Friday, January 16, 2015

Review: Revolutionary Democracy

Revolutionary Democracy Vol. XX, No. 1, April, 2014

 by Theo Russell

The latest issue of the Delhi-based Marxist-Leninist journal Revolutionary Democracy is packed with new and fascinating articles from around the world, of which we only have space to delve into a selected few.
There have been many recent revelations about US intelligence, but an interview with former senior CIA officer Robert Baer by Yugoslav journalist Milos Cupurdija is particularly revealing.
Baer details how, in the early 1990s, US agents were tasked with whipping up fears in each community of attacks by extremists from other communities, such as the fictitious ‘Serbian Supreme’ group, supposedly poised to attack key buildings in Sarajevo.
The CIA targeted the news media, and Baer explains: “Of course the news readers did not know anything as they received their instructions from their bosses, who received instructions from his boss, who was our (CIA) man”.
He says the Srebrenica massacre was “an exaggerated story” and says “the numbers of people killed there were all part of the political marketing”, adding he was told well in advance that “there would at some point be a big con in Bosnia” which “would be known around the world.”
The CIA actively assisted the new Bosnian army’s attacks on civilians in Srebrenica, leading Serb forces to retaliate “as they would have been incited and paid to do so also”.
His conclusions are of wide significance: “Simply, they made slaves of you, your people are working for free and the products are going to Germany and America, they earn! In the end you have to pay to import what you have made yourselves and since you have no money you must take out loans. It’s the story with the whole of the Balkans!
Ironically, another article, by Red Action (Croatia), shows how the violent unrest in the Federation of Bosnia and Herzegovina – but in the Republika Srpska – last February was followed by attempts to whip up communal tensions.
Bosnia has much higher rates of youth unemployment than Greece or Spain, and among the protestors’ demands were calls for privatisations to be reversed. But the Croatian media and politicians claimed the protests were aimed against Croats in Bosnia and Herzegovina, while Serb media and politicians claimed they were the “beginning of a Muslim war against Serbs”.
In contrast to the increasingly violent Ukraine protests, Brussels not only condemned the protesters, but the EU’s Special Representative for Bosnia and Herzegovina Austrian diplomat Valentin Inzko threatened EU military intervention, while other EU and US officials called for faster “NATO integration” in Bosnia to “ensure stability”.
In a debate on the economic relations of People’s China since 1947, Rev Dem editor Vijay Singh argues that the establishment of a people’s democracy 1949 based on an alliance with the middle bourgeoisie, advocated by Stalin, was never followed by the removal of the national bourgeoisie from the National People’s Congress, and today “the state structure remains frozen at the level of the democratic revolution”.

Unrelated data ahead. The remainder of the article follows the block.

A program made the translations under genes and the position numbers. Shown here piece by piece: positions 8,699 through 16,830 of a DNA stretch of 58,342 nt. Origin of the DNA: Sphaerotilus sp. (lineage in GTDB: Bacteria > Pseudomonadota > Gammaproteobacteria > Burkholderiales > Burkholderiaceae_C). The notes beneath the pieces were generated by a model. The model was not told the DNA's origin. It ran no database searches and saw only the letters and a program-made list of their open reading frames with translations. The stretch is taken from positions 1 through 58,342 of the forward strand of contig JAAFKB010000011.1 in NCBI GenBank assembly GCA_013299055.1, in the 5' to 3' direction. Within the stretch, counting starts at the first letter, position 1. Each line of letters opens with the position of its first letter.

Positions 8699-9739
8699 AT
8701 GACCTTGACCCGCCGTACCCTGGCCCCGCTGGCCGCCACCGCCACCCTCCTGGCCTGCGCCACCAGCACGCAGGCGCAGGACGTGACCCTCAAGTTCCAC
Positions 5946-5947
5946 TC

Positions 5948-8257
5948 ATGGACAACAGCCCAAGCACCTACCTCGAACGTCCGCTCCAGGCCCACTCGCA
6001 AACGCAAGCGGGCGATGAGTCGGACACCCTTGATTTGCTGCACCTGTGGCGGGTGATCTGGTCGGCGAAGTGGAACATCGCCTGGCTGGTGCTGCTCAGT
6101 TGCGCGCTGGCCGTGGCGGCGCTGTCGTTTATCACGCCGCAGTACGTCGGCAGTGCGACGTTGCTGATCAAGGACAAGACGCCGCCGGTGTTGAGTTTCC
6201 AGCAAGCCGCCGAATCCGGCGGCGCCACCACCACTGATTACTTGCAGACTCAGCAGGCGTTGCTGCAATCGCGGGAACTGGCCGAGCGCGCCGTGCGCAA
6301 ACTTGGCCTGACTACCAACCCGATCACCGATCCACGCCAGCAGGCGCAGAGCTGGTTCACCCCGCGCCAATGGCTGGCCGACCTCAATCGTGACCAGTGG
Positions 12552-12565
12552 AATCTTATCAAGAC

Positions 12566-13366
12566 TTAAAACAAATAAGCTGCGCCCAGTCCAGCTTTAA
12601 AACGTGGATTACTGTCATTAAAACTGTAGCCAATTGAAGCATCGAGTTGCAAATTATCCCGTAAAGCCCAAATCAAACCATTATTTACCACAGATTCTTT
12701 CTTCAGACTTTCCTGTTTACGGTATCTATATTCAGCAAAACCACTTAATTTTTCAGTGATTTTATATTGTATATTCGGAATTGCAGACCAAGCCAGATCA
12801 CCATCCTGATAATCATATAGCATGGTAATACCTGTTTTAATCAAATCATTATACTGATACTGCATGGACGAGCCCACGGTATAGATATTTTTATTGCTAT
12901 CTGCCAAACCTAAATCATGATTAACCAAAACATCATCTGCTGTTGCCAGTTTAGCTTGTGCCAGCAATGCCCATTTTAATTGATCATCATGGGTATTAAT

In 1953 he says, the rich peasantry were brought into the collective farms, now called ‘people’s communes’, and after 1958 the Machine Tractor Stations were dissolved.
Singh concludes that “the means of production were never socialised in large sections of the economy of the PRC, so they never were able to go beyond a democratic economy to a socialist economy”.
A recent speech by Mohammad Shafi Khan, secretary general of the Trade Union Centre of Jammu and Kashmir, exposes India’s hypocrisy on the self-determination of Kashmir.
Khan recounts that after Kashmiri patriots decided to adopt non-violent tactics,  “during the mass uprising of 2008 more than 50 people and during the 2010 people’s revolution more than 120 people were killed during peaceful and democratic demonstrations,” and thousands more were injured imprisoned and tortured.
In sharp contrast to much smaller events in China’s Xinjiang province, the Western media ¬– which routinely describes India “the world’s largest democracy” – largely ignored these events.
In their latest talks, Khan says, “India and Pakistan are trying to exclude the Kashmiri leadership from the decision-making process.” He calls on India to hold a referendum “to identify the genuine leadership in Kashmir for a dialogue”.
An interview with Hindu fundamentalist Swami Aseemanand, involved in bomb attacks on a Pakistan-India train in 2007 killing 68 people, anti-Christian riots, the destruction of dozens of churches, and raping of nuns, reveals the new Indian premier Narendra Modi’s close ties to the paramilitary fascist Rashtriya Swayamsevak Sangh (RSS).
In his campaign to be the right wing Hindu BJP’s prime ministerial candidate, Modi defeated Lal Kishan Advani by backing Aseemanand, gaining the crucial backing of the RSS, the RSS forerunner and core of the BJP.
In the 1930s the RSS had relations with Mussolini and Hitler and regarded Hitler as “the saviour of Germany”, and Hitler is still widely admired in its ranks.
The article “Corruption Plagues the CPI(M), Too”, says that “the fact that corruption has become endemic within the CPI(M), especially in states where it has been in power, has been admitted in successive party documents on ‘rectification’”. 
But, while many  senior leaders have been expelled or side-lined for exposing dishonesty, “there is hardly any instance of the CPI(M) initiating disciplinary action against any senior leader on corruption charges, at least in recent decades”.
There are many more articles on Africa, Latin America, Ukraine, Soviet and communist history. We highly recommend this issue of Rev Dem to any progressive observer of current events.

Our supply of the April 2014 edition has sold out but most of the articles can be read online on the Revolutionary Democracy website.

No comments: